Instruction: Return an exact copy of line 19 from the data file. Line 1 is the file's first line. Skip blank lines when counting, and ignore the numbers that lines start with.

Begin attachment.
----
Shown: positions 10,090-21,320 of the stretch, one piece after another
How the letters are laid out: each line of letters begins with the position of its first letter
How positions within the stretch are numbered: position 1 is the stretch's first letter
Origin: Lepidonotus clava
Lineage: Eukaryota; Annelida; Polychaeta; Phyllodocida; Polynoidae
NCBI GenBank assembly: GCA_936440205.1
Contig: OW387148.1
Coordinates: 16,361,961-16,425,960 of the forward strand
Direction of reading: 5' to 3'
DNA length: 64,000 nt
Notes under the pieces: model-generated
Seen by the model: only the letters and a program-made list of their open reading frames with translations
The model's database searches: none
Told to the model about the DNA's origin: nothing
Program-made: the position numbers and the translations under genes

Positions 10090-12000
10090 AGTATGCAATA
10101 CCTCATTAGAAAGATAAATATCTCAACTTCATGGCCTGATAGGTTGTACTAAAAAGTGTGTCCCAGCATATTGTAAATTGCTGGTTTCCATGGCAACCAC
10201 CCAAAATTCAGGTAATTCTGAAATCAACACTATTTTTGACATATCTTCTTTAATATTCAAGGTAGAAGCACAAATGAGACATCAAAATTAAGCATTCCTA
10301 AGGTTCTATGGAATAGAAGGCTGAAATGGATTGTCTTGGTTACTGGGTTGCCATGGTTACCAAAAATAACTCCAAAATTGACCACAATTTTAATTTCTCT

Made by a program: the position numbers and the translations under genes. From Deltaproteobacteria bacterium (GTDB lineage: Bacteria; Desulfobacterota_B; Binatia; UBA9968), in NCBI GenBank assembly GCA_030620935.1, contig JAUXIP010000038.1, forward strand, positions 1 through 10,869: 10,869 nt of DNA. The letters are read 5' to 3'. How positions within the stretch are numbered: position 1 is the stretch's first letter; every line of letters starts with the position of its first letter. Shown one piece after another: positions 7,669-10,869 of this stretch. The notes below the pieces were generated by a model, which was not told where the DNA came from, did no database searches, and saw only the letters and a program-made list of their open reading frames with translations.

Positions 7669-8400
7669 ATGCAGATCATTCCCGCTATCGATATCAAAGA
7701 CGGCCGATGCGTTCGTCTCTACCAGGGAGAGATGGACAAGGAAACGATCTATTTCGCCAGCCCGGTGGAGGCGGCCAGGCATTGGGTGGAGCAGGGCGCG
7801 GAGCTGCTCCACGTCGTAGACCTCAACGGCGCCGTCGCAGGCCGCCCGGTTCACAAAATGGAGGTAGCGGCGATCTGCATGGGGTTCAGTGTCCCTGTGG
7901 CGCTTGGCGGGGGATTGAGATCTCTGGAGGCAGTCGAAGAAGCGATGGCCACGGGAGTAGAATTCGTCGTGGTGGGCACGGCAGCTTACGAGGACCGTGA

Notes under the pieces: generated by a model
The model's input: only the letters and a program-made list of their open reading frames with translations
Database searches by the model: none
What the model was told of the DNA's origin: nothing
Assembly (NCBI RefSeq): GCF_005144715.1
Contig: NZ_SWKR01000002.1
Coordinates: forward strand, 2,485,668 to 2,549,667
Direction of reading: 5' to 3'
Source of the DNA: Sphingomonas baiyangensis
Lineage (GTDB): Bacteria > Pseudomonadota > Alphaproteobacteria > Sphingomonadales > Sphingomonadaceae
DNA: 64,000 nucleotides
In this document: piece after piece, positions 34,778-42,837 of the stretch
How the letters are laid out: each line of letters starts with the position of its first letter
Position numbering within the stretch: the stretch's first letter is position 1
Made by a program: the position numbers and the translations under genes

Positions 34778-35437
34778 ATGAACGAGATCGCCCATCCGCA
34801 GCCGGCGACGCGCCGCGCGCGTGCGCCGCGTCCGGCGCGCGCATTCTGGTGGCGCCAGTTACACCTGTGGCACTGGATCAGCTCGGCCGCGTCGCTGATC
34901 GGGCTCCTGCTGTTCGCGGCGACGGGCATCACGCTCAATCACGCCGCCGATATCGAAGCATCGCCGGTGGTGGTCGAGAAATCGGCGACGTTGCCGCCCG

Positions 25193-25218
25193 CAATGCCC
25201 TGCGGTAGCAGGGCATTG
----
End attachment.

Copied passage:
10201 CCAAAATTCAGGTAATTCTGAAATCAACACTATTTTTGACATATCTTCTTTAATATTCAAGGTAGAAGCACAAATGAGACATCAAAATTAAGCATTCCTA